Again and again, I return to Pope Saint John Paul II’s magnificent Apostolic Letter 2 May 1995, Orientale Lumen. When it was promulgated twenty–three years ago, its luminous doctrine pierced my heart and compelled me to a prayer of adoration and silence. I often put it into the hands of men at the beginning of the monastic journey. I have referred to it in every retreat that I have been called upon to preach. Orientale Lumen treats of tradition, of monasticism, of spiritual fatherhood, of the sacramental economy, of the sacred liturgy, of the adorable face of Christ, and of the adoring silence of which we all have need lest, Pope Saint John Paul II says, we “delude ourselves that it is enough to heap word upon word to attract people to the experience of God”. Here, then, is the magnificent portion of the text in which Pope Saint John Paul II summons the Church to enter the silence distilled by adoration in spirit and in truth.
Christ, A Tabernacle of Glory
There is a tabernacle of glory, which is the most holy person of Jesus the Lord, where the divine and the human meet in an embrace that can never be separated. The Word became flesh, like us in everything except sin. He pours divinity into the sick heart of humanity, and imbuing it with the Father’s Spirit enables it to become God through grace.
God Loves Man in the Mystery of the Son
But if this has revealed the Son to us, then it is given us to approach the mystery of the Father, principle of communion in love. The Most Holy Trinity appears to us then as a community of love: to know such a God means to feel the urgent need for him to speak to the world, to communicate himself; and the history of salvation is nothing but the history of God’s love for the creature he has loved and chosen, wanting it to be “according to the icon of the Icon” – as the insight of the Eastern Fathers expresses it – that is, molded in the image of the Image, which is the Son, brought to perfect communion by the sanctifier, the Spirit of love. Even when man sins, this God seeks him and loves him, so that the relationship may not be broken off and love may continue to flow. And God loves man in the mystery of the Son, who let himself be put to death on the Cross by a world that did not recognize him, but has been raised up again by the Father as an eternal guarantee that no one can destroy love, for anyone who shares in it is touched by God’s glory: it is this man transformed by love whom the disciples contemplated on Tabor, the man whom we are all called to be.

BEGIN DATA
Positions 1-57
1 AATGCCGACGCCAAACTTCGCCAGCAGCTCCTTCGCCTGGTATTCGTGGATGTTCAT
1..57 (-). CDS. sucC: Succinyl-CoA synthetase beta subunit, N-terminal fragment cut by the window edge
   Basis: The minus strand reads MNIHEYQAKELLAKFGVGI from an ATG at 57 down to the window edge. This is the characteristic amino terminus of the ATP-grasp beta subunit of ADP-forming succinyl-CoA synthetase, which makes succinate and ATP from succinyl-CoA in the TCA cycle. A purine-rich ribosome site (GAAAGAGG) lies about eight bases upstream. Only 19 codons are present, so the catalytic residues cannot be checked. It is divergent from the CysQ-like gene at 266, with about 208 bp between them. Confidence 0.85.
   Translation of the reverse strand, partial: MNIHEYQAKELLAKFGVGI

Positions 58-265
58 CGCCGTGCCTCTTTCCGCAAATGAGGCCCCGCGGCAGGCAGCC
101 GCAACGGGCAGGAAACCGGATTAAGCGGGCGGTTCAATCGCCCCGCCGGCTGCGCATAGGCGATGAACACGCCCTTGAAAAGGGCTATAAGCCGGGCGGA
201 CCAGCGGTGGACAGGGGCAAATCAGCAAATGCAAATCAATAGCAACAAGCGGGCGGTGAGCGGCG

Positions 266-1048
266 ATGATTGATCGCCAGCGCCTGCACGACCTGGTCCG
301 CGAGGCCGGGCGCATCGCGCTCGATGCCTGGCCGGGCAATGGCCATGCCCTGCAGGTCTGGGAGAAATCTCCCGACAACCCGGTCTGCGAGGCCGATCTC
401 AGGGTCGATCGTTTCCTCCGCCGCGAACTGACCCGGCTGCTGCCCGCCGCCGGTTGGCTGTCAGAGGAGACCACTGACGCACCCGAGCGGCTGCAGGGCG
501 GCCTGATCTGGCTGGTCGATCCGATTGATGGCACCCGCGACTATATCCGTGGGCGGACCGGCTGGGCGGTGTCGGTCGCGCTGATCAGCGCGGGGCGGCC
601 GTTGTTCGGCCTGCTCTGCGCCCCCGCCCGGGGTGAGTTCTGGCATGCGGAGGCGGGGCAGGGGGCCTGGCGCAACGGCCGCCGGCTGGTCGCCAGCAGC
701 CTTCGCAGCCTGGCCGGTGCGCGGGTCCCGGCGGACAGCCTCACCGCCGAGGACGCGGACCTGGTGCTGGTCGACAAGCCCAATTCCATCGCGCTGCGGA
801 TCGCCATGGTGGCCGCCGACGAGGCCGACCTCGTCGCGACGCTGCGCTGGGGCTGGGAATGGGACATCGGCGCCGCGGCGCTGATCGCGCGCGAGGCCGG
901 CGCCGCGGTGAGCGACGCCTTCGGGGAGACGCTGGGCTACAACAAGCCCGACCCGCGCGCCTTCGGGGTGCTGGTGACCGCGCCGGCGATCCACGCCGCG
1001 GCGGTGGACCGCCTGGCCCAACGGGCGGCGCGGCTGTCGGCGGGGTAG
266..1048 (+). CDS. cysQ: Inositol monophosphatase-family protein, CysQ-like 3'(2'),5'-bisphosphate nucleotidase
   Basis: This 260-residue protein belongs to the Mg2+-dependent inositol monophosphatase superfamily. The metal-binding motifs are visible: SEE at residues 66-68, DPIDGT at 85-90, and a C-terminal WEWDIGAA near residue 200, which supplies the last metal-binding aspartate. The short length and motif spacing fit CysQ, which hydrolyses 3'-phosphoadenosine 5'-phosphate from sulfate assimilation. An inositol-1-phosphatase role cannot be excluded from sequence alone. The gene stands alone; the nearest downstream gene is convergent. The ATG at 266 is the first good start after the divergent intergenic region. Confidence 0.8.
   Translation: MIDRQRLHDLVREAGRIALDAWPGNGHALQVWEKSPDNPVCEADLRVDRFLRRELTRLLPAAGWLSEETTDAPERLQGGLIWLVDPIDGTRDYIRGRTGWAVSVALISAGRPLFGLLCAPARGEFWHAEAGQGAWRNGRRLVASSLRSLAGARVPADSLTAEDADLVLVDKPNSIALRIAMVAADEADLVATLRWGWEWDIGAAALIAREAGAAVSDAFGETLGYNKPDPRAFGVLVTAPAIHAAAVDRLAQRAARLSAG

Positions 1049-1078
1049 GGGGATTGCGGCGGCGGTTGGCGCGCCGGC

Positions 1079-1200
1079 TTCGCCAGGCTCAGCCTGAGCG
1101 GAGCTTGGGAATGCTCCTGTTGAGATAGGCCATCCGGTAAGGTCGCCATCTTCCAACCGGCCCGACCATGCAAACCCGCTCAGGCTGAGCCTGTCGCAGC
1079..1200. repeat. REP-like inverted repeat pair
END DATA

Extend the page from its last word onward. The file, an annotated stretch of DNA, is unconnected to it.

A Mystery Enveloped in Silence
Nevertheless this mystery is continuously veiled, enveloped in silence, lest an idol be created in place of God. Only in a progressive purification of the knowledge of communion, will man and God meet and recognize in an eternal embrace their unending connaturality of love.
A Solemn and Humble Liturgical Doxology
Thus is born what is called the apophatism of the Christian East: the more man grows in the knowledge of God, the more he perceives him as an inaccessible mystery, whose essence cannot be grasped. This should not be confused with an obscure mysticism in which man loses himself in enigmatic, impersonal realities. On the contrary, the Christians of the East turn to God as Father, Son and Holy Spirit, living persons tenderly present, to whom they utter a solemn and humble, majestic and simple liturgical doxology. But they perceive that one draws close to this presence above all by letting oneself be taught an adoring silence, for at the culmination of the knowledge and experience of God is his absolute transcendence. This is reached through the prayerful assimilation of scripture and the liturgy more than by systematic meditation.
Adoration: a Theological Method
In the humble acceptance of the creature’s limits before the infinite transcendence of a God who never ceases to reveal himself as God – Love, the Father of our Lord Jesus Christ in the joy of the Holy Spirit, I see expressed the attitude of prayer and the theological method which the East prefers and continues to offer all believers in Christ.
What Man Needs Today: Silence
We must confess that we all have need of this silence, filled with the presence of him who is adored: in theology, so as to exploit fully its own sapiential and spiritual soul; in prayer, so that we may never forget that seeing God means coming down the mountain with a face so radiant that we are obliged to cover it with a veil (cf. Ex 34:33), and that our gatherings may make room for God’s presence and avoid self – celebration; in preaching, so as not to delude ourselves that it is enough to heap word upon word to attract people to the experience of God; in commitment, so that we will refuse to be locked in a struggle without love and forgiveness. This is what man needs today; he is often unable to be silent for fear of meeting himself, of feeling the emptiness that asks itself about meaning; man who deafens himself with noise. All, believers and non – believers alike, need to learn a silence that allows the Other to speak when and how he wishes, and allows us to understand his words. (Orientale Lumen, 15 and 16)